People do occasionally need to troubleshoot their desktop or laptop. Mac provides us with several startup options to aid us in both troubleshooting and system management. So, if you’re getting a flashing question mark or a globe that means your Mac can’t find the system software to boot and your Mac is not working.
If you have an internet connection your Mac can reinstall the system software and get your machine running in no time. However, hardware failure cannot be fixed by the recovery mode. Apple introduced the recovery mode for the first time in OS X 10.7 Lion.
Recovery mode loads tools from a special disk partition that holds a recovery image and a copy of the Mac OS installer.
Recovery mode can also be used to:
- Restore from a backup: If you have a backup of your operating system saved on the external hard drive. This has to be prepared in advance by connecting to an external hard disk and using Time Machine to copy all of your data including files. You can use the ‘Restore from Time Machine’ option to restore an existing backup.
- Reinstall Mac OS: This helps to restore your Mac to a clean slate, it deletes all files and data in the system. Make sure you have a backup of any files that you require as recovering them after reinstallation wouldn’t be possible. Which version of Mac OS will be installed depends on whether you open normal recovery mode or internet recovery mode Mac not working.
- Online Help: Recovery mode is also used to use Safari to troubleshoot your machine online.
- Disk Diagnosis: If there is something wrong with your drives, you can scan, verify, and repair them from the recovery screen.
Internet Recovery Mode vs Normal recovery mode.
Normal recovery mode uses an emergency cache if utilities are saved in MAC’s partition drive which is kept away from the rest of your disk space. The data has a total size of 650MB and doesn’t affect the performance of your MAC at all. It does now show in system scans and it cannot be deleted. Recovery mode installs the most recent version of Mac OS that is installed on the system.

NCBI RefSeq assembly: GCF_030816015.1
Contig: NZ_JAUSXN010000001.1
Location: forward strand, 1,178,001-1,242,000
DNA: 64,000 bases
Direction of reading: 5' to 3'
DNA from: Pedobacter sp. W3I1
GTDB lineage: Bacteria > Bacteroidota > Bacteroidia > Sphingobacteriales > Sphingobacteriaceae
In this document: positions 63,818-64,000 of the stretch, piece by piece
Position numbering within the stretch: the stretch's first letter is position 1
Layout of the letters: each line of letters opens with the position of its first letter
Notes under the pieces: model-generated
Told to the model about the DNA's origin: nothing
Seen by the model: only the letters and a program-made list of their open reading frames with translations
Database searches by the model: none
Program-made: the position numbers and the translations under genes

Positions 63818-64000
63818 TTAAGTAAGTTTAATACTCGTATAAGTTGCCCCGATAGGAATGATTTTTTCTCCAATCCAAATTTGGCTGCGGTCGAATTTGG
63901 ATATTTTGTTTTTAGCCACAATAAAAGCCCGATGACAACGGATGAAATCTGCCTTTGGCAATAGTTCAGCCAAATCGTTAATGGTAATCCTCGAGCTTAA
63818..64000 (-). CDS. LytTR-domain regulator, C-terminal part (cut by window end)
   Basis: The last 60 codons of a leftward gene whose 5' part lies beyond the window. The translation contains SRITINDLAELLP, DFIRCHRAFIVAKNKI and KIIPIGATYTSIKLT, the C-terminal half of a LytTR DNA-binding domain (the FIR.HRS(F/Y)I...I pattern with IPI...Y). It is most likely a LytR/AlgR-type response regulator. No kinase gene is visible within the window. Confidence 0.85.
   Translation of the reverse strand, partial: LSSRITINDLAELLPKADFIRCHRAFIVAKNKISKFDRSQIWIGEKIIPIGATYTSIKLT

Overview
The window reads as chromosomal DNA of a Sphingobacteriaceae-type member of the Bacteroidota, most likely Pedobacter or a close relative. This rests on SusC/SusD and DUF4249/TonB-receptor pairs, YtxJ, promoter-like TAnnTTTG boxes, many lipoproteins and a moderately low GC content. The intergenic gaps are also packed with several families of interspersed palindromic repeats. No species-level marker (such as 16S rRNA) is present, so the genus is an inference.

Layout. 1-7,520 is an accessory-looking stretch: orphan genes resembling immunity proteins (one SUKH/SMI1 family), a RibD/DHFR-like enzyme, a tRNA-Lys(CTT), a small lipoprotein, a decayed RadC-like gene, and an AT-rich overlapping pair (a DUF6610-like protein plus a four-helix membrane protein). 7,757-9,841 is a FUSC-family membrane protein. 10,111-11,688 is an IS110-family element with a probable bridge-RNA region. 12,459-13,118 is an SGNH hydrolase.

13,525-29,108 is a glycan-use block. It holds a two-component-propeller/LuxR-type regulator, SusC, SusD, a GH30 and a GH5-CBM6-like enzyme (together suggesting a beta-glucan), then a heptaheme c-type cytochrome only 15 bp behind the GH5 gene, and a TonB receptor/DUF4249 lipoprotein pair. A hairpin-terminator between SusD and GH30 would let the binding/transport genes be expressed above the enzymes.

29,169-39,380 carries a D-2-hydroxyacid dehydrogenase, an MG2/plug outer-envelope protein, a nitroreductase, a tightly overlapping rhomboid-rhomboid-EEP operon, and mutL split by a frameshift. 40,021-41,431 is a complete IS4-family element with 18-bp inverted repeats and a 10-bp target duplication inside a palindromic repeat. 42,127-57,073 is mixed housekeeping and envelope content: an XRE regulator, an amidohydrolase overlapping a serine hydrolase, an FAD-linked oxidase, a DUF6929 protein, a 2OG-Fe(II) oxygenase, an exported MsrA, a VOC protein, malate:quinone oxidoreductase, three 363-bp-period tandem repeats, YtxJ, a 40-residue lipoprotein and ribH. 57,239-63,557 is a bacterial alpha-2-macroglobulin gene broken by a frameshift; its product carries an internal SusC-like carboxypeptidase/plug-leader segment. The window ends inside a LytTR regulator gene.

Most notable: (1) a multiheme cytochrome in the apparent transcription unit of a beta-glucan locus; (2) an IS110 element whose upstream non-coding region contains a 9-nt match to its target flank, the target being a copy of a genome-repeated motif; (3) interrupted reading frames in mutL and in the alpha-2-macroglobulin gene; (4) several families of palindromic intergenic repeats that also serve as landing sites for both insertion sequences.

Internet recovery can only install the version of Mac OS that was originally on your computer when it was new in the box. Internet recovery uses an embedded code in your Mac that includes an image for the correct OS. As soon as internet recovery is started the image is uploaded to the internet and Apple gives the required codes for installation.
As the name suggests, internet recovery requires a Wi-Fi or ethernet connection and the boot process takes a lot of time. Ensure you have a good connection and your Mac is charged.
It is however recommended to use the Internet Recovery mode only when your Mac is unable to boot into normal recovery mode. Your Mac will not boot into recovery mode if you are using a raid partition which does not support recovery or if your hard disk has been modified. If the drive is damaged or there is some serious error your Mac may not boot into recovery. Your Mac will automatically boot into the Internet recovery mode if your computer can’t access the normal mode. Internet recovery is burned to your firmware and works even if you don’t have a hard disk connected to your computer.
How to Enter Recovery Mode?
You will need your Apple ID, enough power in your desktop or laptop.
- If you are currently using your Mac restart it and if it’s switched off switch it on, you can enter the recovery mode only through the startup screen.
- When you hear the startup, chime hold Command + R on your keyboard.
- If your recovery partition is working you will enter the Normal Recovery mode which will give you 4 options and you can troubleshoot your device from there. If the partition isn’t working you will be taken to the Internet Recovery mode.
- To enter the Internet recovery mode directly, hold Command + Option + R as soon as you hear the startup chime. After a few seconds, you will be taken to the Internet recovery mode.